The Act diminishes the best mode requirement for patent application specifications by stating that the failure to satisfy the best mode requirement may not serve as a basis for invalidating any claim of a patent. The best mode requirement stipulates that inventors must describe the best mode contemplated for carrying out the invention. This application requirement is a safeguard to ensure that applicants describe the invention so that the public can readily understand its implementation and implications. While the best mode requirement remains present as an application requirement, this requirement will cease once a patent has issued.
While many amendments made by the Act only come into effect for applications that have an effective filing date that is at least 18 months after its enactment, a 15% surcharge on fees will be effective almost immediately. Further, a new level of fees that are discounted 75% is available to "micro entities". "Micro entities" are applicants that have not previously filed four regular U.S. patent applications, and whose gross income in the previous calendar year did not exceed three times the median household income. Further, they cannot have licensed or assigned, or be under obligation to license or assign, the application, to a party that has gross income exceeding this amount. Micro entities also include applicants who work for and license or assign, or are under obligation to license or assign, the application to an educational institution.
In addition, there will be a new $4,800 option (reduced to $2,400 for small entities) for prioritized examination within twelve months of the filing date of an application. Applications for which prioritized examination are requested cannot have more than four independent claims and 30 claims in total.
The Act amends the requirements for requests for re-examination, changing the standard for reexamination from "a substantial new question of patentability" to "a reasonable likelihood that the requestor would prevail" with respect to at least one of the challenged claims. This amendment generally makes the standard for a re-examination request stricter.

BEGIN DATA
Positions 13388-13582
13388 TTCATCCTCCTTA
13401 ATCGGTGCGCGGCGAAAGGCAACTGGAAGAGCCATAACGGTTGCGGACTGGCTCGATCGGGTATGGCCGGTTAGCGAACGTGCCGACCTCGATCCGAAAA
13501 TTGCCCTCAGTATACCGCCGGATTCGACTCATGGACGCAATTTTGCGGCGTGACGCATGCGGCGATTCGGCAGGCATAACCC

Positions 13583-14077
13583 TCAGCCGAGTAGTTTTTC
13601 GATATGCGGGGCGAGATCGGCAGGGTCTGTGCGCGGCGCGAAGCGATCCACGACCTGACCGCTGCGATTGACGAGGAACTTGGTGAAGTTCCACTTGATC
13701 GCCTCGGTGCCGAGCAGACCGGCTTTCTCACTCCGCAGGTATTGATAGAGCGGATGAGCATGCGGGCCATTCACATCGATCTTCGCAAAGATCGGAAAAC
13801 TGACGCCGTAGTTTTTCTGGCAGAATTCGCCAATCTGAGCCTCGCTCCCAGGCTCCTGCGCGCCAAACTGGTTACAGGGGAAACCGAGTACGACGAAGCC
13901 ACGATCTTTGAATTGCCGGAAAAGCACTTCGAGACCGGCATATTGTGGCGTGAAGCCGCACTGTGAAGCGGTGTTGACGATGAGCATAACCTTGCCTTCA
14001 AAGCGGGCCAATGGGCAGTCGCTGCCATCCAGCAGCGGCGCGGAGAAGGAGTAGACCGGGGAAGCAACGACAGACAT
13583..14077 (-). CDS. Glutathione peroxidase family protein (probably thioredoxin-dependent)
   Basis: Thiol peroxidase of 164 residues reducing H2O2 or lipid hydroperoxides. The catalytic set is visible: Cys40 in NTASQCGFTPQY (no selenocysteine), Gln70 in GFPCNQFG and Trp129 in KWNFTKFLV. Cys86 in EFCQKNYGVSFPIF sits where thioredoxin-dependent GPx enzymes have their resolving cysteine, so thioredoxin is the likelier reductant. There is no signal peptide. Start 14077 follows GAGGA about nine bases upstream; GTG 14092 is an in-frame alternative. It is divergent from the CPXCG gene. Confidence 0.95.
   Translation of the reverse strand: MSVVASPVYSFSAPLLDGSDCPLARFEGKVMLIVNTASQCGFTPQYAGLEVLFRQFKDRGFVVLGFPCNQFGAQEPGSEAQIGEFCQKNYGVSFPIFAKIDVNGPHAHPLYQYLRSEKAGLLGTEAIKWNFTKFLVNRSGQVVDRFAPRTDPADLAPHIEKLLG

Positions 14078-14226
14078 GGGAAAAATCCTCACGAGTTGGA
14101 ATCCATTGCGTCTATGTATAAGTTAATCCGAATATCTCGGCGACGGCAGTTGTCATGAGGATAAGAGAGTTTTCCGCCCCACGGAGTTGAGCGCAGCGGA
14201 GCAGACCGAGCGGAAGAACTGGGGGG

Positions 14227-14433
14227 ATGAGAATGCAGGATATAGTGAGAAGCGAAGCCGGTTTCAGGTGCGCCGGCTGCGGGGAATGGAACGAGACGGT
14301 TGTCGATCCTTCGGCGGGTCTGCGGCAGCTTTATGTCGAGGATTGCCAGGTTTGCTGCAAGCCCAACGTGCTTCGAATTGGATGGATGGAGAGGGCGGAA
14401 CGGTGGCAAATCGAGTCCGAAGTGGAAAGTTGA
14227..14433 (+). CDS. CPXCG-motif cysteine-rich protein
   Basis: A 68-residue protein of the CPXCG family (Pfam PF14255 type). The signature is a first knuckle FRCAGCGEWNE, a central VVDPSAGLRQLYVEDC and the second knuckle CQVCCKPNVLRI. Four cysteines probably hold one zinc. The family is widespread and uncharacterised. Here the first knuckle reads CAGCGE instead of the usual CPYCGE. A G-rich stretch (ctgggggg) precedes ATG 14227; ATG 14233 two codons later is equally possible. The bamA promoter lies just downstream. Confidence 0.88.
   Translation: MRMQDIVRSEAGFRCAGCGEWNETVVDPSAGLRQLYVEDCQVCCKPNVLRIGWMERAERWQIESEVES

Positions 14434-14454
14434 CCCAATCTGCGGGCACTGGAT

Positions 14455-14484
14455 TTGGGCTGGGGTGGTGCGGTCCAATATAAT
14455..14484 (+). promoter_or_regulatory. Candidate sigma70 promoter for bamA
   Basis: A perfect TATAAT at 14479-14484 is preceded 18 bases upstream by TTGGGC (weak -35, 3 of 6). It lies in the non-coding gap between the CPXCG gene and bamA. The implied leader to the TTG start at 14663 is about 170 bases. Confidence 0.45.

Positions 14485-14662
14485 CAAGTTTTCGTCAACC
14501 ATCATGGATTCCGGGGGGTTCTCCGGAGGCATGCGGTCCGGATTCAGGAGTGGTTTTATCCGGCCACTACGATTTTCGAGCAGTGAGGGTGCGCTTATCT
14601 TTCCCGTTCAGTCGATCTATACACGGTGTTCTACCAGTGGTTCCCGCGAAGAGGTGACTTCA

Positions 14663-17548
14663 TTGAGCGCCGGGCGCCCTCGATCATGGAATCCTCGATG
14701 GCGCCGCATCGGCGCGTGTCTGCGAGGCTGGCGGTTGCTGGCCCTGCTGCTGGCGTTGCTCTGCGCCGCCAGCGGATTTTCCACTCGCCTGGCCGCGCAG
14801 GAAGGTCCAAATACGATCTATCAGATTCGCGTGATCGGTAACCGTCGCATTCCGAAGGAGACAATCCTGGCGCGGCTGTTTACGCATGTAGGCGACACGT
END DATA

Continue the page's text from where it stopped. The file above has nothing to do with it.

Tax strategies will be explicitly patent-ineligible under the Act. Any strategy for reducing, avoiding, or deferring tax liability, whether known or unknown at the time of the invention or application for patent, shall be deemed insufficient to differentiate a claimed invention from the prior art.
The change of the patent regime from first-to-invent to first-to-file rewards those who are swift to file applications and punishes hesitation. Where two parties file applications for the same invention, only the party that published or filed an application for the invention first is entitled to a patent. In view of this, inventors and innovating companies would be well advised to consider filing patent applications sooner rather than later. It may also be beneficial to consider a strategy of filing incremental provisional patent applications at intermediate stages in the development cycle of a product, method of manufacture, pharmaceutical, etc. in order to secure the earliest filing date possible for an invention and minimize the amount of citable prior art.